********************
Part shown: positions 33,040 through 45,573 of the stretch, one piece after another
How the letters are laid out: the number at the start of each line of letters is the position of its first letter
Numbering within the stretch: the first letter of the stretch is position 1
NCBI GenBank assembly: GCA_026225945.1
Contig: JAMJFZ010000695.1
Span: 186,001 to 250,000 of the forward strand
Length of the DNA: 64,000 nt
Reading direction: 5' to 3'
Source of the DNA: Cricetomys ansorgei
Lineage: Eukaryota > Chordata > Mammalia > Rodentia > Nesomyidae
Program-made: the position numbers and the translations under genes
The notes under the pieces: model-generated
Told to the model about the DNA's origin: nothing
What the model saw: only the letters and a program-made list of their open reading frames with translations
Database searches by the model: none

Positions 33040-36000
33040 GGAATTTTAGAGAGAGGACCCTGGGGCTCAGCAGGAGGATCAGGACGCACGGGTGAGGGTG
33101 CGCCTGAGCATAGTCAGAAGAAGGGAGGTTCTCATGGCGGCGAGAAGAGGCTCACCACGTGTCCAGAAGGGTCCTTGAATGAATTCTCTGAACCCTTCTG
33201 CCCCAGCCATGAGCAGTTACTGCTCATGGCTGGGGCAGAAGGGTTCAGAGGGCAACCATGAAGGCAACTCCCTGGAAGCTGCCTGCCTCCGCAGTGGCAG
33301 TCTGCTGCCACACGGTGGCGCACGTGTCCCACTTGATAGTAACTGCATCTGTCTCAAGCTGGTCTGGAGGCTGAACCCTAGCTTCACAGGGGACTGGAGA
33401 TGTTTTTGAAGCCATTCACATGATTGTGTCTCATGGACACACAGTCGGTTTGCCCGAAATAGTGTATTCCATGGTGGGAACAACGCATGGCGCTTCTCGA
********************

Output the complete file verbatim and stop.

Part shown: positions 33,040 through 45,573 of the stretch, one piece after another
How the letters are laid out: the number at the start of each line of letters is the position of its first letter
Numbering within the stretch: the first letter of the stretch is position 1
NCBI GenBank assembly: GCA_026225945.1
Contig: JAMJFZ010000695.1
Span: 186,001 to 250,000 of the forward strand
Length of the DNA: 64,000 nt
Reading direction: 5' to 3'
Source of the DNA: Cricetomys ansorgei
Lineage: Eukaryota > Chordata > Mammalia > Rodentia > Nesomyidae
Program-made: the position numbers and the translations under genes
The notes under the pieces: model-generated
Told to the model about the DNA's origin: nothing
What the model saw: only the letters and a program-made list of their open reading frames with translations
Database searches by the model: none

Positions 33040-36000
33040 GGAATTTTAGAGAGAGGACCCTGGGGCTCAGCAGGAGGATCAGGACGCACGGGTGAGGGTG
33101 CGCCTGAGCATAGTCAGAAGAAGGGAGGTTCTCATGGCGGCGAGAAGAGGCTCACCACGTGTCCAGAAGGGTCCTTGAATGAATTCTCTGAACCCTTCTG
33201 CCCCAGCCATGAGCAGTTACTGCTCATGGCTGGGGCAGAAGGGTTCAGAGGGCAACCATGAAGGCAACTCCCTGGAAGCTGCCTGCCTCCGCAGTGGCAG
33301 TCTGCTGCCACACGGTGGCGCACGTGTCCCACTTGATAGTAACTGCATCTGTCTCAAGCTGGTCTGGAGGCTGAACCCTAGCTTCACAGGGGACTGGAGA
33401 TGTTTTTGAAGCCATTCACATGATTGTGTCTCATGGACACACAGTCGGTTTGCCCGAAATAGTGTATTCCATGGTGGGAACAACGCATGGCGCTTCTCGA